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Daucus Carota Seeds

Leena Palande
Daucus carota is native to North America, Australia, and southeast Asia. It is also known as wild carrot or Queen Anne's lace. This story provides information on the life cycle of this plant, along with the properties and uses of its seeds, fruits, and flowers.
The delicate white flowers of Daucus carota are usually seen in the roadside fields of the Eastern US. The overall appearance of the flower is white or near to white, but the central floret is purple in color. There are many stories behind the name "Queen Anne's lace", for this plant.
One of them says that, Queen Anne pricked her finger with a needle, and shed a drop of blood on the plant, thereby giving it a purple-colored flower in the center. The young roots of this plant are white, edible, and taste exactly like cultivated carrots, hence the name 'wild carrot'. However, the roots quickly become too woody to consume.


  • This plant belongs to the family Apiaceae.
  • Daucus is the genus name, while carota is the species name. It is commonly known as Queen Anne's lace.
  • These plants can grow up to a height of 24 - 36 inches (60 - 90 cm).
  • While planting, the spacing between the plants should be 9 - 12 inches (22 - 30 cm).
  • The plants grow well, if the climate is sunny. They also grow well in partial shade.
  • The fruit of this plant is small, oval, somewhat flattened, and pale dull-brown in color.
  • The plant shows herbaceous foliage.
  • Neutral to alkaline soil pH is necessary for good growth of this plant.
  • The seeds are allowed to dry in the seed-heads on plants, and then only they are harvested.
  • The plant can grow from seeds, or by direct plantation in fall.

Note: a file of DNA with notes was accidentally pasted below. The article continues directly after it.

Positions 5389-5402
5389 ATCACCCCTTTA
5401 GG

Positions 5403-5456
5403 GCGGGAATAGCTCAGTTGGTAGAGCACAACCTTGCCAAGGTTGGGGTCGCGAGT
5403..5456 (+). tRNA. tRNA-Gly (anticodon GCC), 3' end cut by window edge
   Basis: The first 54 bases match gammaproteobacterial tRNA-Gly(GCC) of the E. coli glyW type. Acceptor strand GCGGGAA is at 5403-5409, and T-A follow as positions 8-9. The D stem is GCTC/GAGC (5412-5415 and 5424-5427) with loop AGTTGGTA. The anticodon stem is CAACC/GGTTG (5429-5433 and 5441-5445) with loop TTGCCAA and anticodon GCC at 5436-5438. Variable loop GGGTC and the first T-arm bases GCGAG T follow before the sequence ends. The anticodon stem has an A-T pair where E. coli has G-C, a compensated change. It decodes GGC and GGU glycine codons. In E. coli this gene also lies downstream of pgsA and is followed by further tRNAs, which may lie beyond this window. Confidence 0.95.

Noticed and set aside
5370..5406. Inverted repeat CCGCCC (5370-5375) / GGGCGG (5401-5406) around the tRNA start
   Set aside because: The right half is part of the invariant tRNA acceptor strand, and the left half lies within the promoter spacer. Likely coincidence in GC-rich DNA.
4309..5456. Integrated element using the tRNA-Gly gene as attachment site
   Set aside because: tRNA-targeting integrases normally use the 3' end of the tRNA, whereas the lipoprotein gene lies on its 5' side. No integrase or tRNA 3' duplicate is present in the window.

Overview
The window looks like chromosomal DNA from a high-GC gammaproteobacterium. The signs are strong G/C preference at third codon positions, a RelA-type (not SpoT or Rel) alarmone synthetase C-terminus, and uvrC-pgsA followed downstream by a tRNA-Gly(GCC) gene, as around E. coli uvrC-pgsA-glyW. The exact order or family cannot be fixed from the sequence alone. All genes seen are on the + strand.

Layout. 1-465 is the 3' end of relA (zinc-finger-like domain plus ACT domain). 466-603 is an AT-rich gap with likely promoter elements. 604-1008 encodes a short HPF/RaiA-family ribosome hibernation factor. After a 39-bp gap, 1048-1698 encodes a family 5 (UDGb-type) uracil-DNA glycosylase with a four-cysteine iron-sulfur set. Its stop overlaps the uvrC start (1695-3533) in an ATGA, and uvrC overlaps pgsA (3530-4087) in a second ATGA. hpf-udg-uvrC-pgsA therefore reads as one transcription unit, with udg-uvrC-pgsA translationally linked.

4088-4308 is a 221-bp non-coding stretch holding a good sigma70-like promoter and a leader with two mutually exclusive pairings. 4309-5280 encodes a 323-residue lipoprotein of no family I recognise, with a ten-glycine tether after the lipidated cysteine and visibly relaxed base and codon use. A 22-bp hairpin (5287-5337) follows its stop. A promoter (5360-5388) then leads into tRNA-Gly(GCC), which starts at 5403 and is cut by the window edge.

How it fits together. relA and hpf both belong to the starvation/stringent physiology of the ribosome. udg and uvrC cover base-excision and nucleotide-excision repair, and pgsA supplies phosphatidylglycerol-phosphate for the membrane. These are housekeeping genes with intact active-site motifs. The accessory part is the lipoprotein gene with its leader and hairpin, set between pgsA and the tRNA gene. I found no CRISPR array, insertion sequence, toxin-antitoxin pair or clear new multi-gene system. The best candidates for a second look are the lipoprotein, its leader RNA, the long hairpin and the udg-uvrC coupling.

• The life cycle of the plant can be described as 'biennial', which means that the plant has a life cycle that takes two seasons to complete. Flowering biennials usually bloom and fruit in the second season.


  • The seeds have been used for birth control for more than 2000 years. A teaspoon of crushed seeds may be used as an effective oral contraceptive. There are some studies which suggest its effect on mice, where it blocks progesterone synthesis.
  • It might play an important role in the prevention of cancer, diabetes, dyspepsia, gout, and heart disease. The roots are also used to treat tumors, cancerous ulcers, cancerous wounds, tumors of the testicles, mammary carcinoma, and skin cancer.
  • The seeds are used due to their aromatic, carminative (flatus-relieving), emmenagogue (helping menstruation), and stimulant properties. The seeds work great for dropsy, chronic dysentery, kidney ailments, and worms.
  • The juice of the root can also be used to treat cancerous ulcers of the neck and uterus, cancer of the bowels, and stomach cancer. Scraped roots can also be used for curing ulcers.
  • The seeds of this plant exhibit bactericidal properties, and help prevent any kind of infection by curbing the growth or the action of microorganisms.
  • The seeds show diuretic effect, and help the body to get rid of toxins through increased flow of urine.
  • The seeds are considered hypotensive in nature, and can help lower the blood pressure.
  • The seeds are used as an aphrodisiac and nervine tonic, and for relieving uterine pain.
  • Since the seeds have diuretic property and enhance the process of elimination of uric acid, they are included in gout diet.
  • The roots of this plant act as a cooling or soothing agent, and are used in the form of an infusion for the treatment of threadworm.
  • It is believed that the tea made from this plant helps maintain low blood sugar level.
  • Its seeds are recommended for calculus, obstructions of the viscera, dropsy, jaundice, scurvy, etc.
Extreme care needs to be taken while collecting the seeds from 'Daucus carota' plant, as it bears close resemblance to a dangerous species called 'Water Hemlock'. Moreover, the leaves of the wild carrot can cause phytophotodermatitis in some people, which is why they should be handled carefully.
Disclaimer: This story is for informative purposes only and does not in any way attempt to replace the advice offered by an expert on the subject.